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AdaBoost creates a large amount of weak learners, and gives each one prediction score/weight that will be used to combine the learners during evaluation/generalization.

But isn't the point to create different learners that are stronger at different examples? If so, weighting them basd on their overall error is counterproductive. There needs to be a dynamic, state-space framework to ensembling. Is this correct?

UPDATE:
I watched the suggested video, but I still do not feel like my question has been answered. If you combine a bunch of weak learners using unchanging coefficients, the error of each individually should be pretty high because they each only target specific aspects of the example distribution.

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    $\begingroup$ See this talk by Trevor Hastie. $\endgroup$
    – Will
    Commented May 7, 2017 at 11:30
  • $\begingroup$ Thank you for the suggestion. I watched the video, but I still do not feel like my question has been answered. If you combine a bunch of weak learners using unchanging coefficients, the error of each individually should be pretty high because they each only target specific aspects of the example distribution. $\endgroup$ Commented May 7, 2017 at 13:29
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    $\begingroup$ Do you know gradient boosting? I feel like that algorithm is much easier to understand than AdaBoost. It's unfortunate that AdaBoost is still the first boosting algorithm that many learners encounter, it's both worse performing and more difficult to understand than gradient boosting. $\endgroup$ Commented May 7, 2017 at 19:48
  • $\begingroup$ I am familiar with it. It models the residuals as opposed to modeling a re-weighted distribution like AdaBoost does. $\endgroup$ Commented May 7, 2017 at 20:16
  • $\begingroup$ Are you sure that it doesn't? The point of boosting is to push an underfitting model toward lower variance. The amount you push is in the number of iterations, which is a hyperparameter. I wouldn't be suprised if Adaboost overfits in the limit of iterations (but I don't know either way, maybe it converges to a Bayes optimal classifier). $\endgroup$ Commented Feb 16, 2021 at 13:38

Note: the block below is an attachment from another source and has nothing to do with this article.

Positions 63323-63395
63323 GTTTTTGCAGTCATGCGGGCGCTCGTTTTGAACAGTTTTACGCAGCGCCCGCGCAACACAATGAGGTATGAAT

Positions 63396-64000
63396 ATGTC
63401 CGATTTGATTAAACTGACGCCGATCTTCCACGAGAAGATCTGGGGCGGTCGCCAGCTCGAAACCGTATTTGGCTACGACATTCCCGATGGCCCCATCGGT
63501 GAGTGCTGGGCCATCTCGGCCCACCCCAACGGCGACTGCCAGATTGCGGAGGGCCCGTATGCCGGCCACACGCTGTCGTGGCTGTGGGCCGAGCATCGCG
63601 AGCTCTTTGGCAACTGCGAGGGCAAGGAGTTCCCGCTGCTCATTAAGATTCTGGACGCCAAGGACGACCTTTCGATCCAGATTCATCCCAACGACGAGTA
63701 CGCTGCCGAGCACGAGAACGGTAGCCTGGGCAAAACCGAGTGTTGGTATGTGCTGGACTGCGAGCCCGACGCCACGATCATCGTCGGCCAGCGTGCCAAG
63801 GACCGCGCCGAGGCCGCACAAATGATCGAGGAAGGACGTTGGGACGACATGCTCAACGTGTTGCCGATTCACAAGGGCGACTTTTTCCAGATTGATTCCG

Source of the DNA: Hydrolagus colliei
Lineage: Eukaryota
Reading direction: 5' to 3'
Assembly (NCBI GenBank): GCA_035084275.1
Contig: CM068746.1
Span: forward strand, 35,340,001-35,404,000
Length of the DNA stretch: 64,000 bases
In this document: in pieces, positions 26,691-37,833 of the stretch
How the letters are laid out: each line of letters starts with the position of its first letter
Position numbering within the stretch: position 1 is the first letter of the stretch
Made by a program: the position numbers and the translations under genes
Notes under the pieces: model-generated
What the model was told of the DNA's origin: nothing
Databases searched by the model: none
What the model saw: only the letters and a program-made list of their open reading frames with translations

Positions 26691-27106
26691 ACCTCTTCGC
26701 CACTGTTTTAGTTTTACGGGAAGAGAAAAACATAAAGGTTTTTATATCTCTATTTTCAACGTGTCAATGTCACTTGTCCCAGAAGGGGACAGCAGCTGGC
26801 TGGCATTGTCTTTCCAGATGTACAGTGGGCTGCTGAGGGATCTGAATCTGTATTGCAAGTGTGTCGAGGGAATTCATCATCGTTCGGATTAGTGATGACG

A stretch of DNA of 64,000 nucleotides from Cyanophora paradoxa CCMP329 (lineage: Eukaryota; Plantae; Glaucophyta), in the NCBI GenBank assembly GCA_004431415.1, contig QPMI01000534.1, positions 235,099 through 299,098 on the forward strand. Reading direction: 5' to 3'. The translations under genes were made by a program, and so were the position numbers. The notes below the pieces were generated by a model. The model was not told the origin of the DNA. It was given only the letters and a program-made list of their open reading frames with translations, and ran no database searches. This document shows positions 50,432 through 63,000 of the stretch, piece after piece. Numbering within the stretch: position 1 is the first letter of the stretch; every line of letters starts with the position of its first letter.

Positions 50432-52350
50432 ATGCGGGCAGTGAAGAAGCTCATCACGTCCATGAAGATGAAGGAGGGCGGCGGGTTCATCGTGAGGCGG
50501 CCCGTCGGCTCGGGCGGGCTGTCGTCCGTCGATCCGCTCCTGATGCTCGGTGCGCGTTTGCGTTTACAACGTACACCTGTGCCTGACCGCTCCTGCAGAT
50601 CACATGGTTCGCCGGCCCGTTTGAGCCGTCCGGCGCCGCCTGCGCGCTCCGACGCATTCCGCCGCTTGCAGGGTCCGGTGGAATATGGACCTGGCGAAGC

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In general, boosting has potentially a huge problem with overfitting. Nothing is easier than to end up with bad overfitting when using boosting.

However, by letting each model in the ensemble try to improve what the previous ones still get wrong, what boosting provides is a very flexible modeling approach that can fit quite complex data often pretty well. So, the main challenge is how to make this as flexible as needed, but to regularize the whole process enough to avoid overfitting. Depending on your boosting algorithm, the various regularization options provide a number of knobs one can turn to try to get that trade-off right (as assessed by e.g. some form of cross-validation).

What you say about more "clever" averaging of the different models in the ensemble may be something one could do, but that gets complicated fast (especially for boosting instead of parallel building of independent predictors like in random forest). Additionally, if there's lots of models in your ensemble that all contribute not that differently, simple averages/sums over lots and lots of them is often a pretty good idea. I guess the other thing to say is that many modern boosting algorithms like XGBoost and LightGBM have options for sampling a fraction of records and a fraction of predictors to use in building each model (or even for each split in a tree), these options are pretty helpful, because they address what you mention regarding addressing different training examples.

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I think I figured it out. When reweighting the distribution, we multiply the example weights by a regularization parameter, which is the same coefficient that serves as the learner weight during model voting. It is computed as

$$ \lambda_j = \frac{1}{2}\ln\frac{\sum_{i: h_j(x_i) y_i = 1} w_j^i}{\sum_{i: h_j(x_i) y_i = -1} w_j^i} $$

in the case of binary classification. By multiplying the example weight vector by this, the algorithm prevents the next learner at iteration $j+1$ from overfitting to residuals, but still changes the distribution enough that many iterations, the individual learners will master the whole example distribution.

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